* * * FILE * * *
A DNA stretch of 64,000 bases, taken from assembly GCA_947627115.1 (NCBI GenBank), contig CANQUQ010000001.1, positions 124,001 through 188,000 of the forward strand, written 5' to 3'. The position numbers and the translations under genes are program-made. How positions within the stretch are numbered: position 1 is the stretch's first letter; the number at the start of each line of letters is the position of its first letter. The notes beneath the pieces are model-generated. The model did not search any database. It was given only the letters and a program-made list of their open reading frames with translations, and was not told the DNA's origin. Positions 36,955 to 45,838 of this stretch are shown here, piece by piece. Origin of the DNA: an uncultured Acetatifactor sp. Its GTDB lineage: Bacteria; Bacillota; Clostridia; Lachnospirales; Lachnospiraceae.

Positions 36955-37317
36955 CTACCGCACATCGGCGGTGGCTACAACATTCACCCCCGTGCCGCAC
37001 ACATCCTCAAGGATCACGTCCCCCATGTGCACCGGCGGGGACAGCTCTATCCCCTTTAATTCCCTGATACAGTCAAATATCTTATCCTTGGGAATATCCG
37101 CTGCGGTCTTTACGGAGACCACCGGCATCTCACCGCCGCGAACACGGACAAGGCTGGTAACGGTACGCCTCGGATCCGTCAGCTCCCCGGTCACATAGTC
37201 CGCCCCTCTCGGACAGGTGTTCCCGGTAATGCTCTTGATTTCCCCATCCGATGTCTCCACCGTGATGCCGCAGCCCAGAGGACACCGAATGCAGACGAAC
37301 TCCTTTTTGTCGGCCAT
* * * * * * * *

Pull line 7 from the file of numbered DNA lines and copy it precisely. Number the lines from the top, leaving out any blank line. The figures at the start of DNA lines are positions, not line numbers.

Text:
37301 TCCTTTTTGTCGGCCAT